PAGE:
• Friday, October 30, 2020

New Orleans Mardi Gras

The Other Sin City
March 4, 2014

You know you’re somewhere special, when, within one city block, you can indulge in most of the seven deadly sins. Welcome to Bourbon Street. Most of us had our first brush with New Orleans in college, when we headed to Mardi Gras right before midterms. (Sorry, Mom and Dad.) Even by our humble undergrad standards, New Orleans was a seedy place – and we loved it. Hurricanes were our beverage of choice at Pat O’Brien’s; all-night benders ensued. We acquired our first travel souvenirs with all those colorful beads. As for the other mischief we got into in this hotbed of hedonism… well, let’s just say we’re grateful that Facebook didn’t exist at the time.

Fast forward, and New Orleans is worth another look through a more mature filter. The city is finally hitting its post-Katrina stride, and as a U.S. destination, it’s on the upswing in terms of music, art, cuisine and down-right Louisiana fun.

Why now: Mardi Gras is here and you have a lot of partying to squeeze in before 40 days of Lent. Any other time, New Orleans is an optimal weekend getaway, relatively easy on the pocket and a mecca for foodies and travelers looking for a good time. 

Good for: Couples and groups of friends. Mardi Gras is not exactly family-friendly, but during the rest of the year, you can find plenty of G-rated activities.

The highlights:

  • Checking into the Ritz Carlton, which is about 150 times nicer than your accommodation on that college trip. A highlight of the hotel is the courtyard on its third floor. Meet for afternoon tea or cocktails and relish a bit of Southern hospitality in the midst of Bourbon Street festivities.
  • Hanging poolside at the Royal Sonesta, which is basically the Miami of New Orleans, and ordering Louisiana crawfish at the bar. 
  • Grabbing fresh hot beignets with your morning coffee at the famed Café du Monde, and then going antique shopping on Louis Street for fine vintage jewelry. End the afternoon at the Carousel Bar of the Hotel Manteleone. 
  • Checking out the Magazine District, which is a far cry from Bourbon Street, and where the locals hang. Here you’ll get authentic po’ boy restaurants, art galleries, boutiques and cafes. Plan to spend some quality time exploring this six-mile stretch. 
  • Hitting Deanies at its waterfront locale. Start with one of their big Bloody Marys, which can pass for a meal with the large shrimp cocktail, olive and pickled bean. Move onto a large platter of boiled shrimp and crawfish, and see where the afternoon takes you. 
  • High-brow dinner at Revolution or August, which take Southern cuisine to a whole new level. Here, down-home cooking is elevated – you’ve never imagined shrimp and grits like this. 
  • Catching an intimate show at Preservation Hall. Music is a major part of New Orleans culture, and this spot captures its essence. Make sure to buy your tickets in advance if you want a seat – a limited number of advance VIP tickets can be purchased online. Otherwise, line up early. No beverages are served but you can BYOB from the bar across the street.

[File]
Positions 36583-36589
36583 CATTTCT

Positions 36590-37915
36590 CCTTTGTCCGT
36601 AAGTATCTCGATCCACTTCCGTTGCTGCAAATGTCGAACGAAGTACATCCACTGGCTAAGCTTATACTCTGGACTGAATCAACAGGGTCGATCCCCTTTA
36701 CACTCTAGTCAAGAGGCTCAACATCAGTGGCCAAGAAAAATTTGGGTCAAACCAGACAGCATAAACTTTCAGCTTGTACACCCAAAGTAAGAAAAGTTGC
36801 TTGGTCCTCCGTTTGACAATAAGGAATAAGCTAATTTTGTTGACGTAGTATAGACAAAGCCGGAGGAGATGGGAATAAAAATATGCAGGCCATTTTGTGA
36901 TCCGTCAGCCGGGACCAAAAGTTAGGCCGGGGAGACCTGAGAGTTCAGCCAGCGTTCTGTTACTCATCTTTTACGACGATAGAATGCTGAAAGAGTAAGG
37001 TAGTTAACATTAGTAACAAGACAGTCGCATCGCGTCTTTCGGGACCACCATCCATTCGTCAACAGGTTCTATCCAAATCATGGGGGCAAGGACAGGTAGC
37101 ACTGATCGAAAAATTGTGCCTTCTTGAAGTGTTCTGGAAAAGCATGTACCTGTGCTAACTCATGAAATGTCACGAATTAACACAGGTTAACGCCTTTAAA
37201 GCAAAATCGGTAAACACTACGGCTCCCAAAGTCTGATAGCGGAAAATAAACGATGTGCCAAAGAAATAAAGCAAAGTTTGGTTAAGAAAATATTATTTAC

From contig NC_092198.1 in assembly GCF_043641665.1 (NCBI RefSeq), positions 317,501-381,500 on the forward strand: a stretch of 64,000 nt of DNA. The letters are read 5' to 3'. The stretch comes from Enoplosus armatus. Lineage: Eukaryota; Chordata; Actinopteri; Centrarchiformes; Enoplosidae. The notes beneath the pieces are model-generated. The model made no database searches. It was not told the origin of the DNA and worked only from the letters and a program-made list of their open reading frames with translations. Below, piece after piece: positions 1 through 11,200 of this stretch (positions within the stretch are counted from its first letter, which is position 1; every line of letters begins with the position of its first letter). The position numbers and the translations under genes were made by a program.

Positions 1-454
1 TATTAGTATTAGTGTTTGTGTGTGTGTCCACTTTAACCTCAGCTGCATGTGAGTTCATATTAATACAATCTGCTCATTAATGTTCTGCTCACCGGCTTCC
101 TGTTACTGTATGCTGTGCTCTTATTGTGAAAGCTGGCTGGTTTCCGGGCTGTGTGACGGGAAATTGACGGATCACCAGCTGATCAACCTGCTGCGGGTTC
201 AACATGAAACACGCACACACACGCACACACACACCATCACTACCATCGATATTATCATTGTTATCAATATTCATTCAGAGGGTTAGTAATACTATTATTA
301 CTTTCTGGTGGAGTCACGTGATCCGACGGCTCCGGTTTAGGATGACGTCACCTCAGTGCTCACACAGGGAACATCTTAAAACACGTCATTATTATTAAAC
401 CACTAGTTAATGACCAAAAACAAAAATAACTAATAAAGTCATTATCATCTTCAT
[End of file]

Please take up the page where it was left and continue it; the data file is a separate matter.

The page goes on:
Suggested stay: 2 days

What to know: New Orleans feels like it’s hitting its stride again after Hurricane Katrina. It’s still seedy, sure, but that’s part of its charm.

Feeding Frenzy

New Orleans is a gourmet destination, and not exactly diet-friendly. This is a three-meal-a-day-plus-drinks-and-snacks kind of place. Options range from the original muffaletta sandwich at Central Grocery to the upscale R’evolution, home of the caviar staircase. Southern breakfasts are a highlight in the city. Start your day off right with cheese grits, rich egg dishes and pancakes with vanilla ice cream at Ruby Slipper and Stanley.

For casual eats, Café Maspero serves sandwiches and daiquiris. The Royal Sonesta has the best restaurants of all the hotels in the city. Desire Bistro & Oyster Bar is an all-day dining option, and should you not have a reservation for dinner, also a solid option for the evening. For the best po’ boys in town, head to Parkway Bakery & Tavern, pull up a seat, order a beer and stay awhile.

Oysters are a given, and a good excuse to drink your way through the city. And you can do that for really, really cheap. Luke, for example, offers 50-cent oysters along with drink specials. There are also New Orleans institutions, like Commander’s Palace, which has 25-cent-martini lunches. Need we say more? It’s also known to serve the best chicken gumbo in the city – or try the turtle soup. Arnaud takes Commander’s Palace’s old-school feel and raises it with bow-tied waiters and white tablecloths. Expect equally first-rate food, including oysters prepared at least a half dozen ways and creole cuisine like speckled trout meuniere. Don’t leave without trying their legendary soufflé potatoes.

And if at the end of the day you happen to find yourself with a Hurricane in hand on the patio of Pat O’Brien’s? Well, hey. Nostalgia is sweet. Order another – to-go – just because you can. Then get back to business, as you have plenty of sins left to enjoy.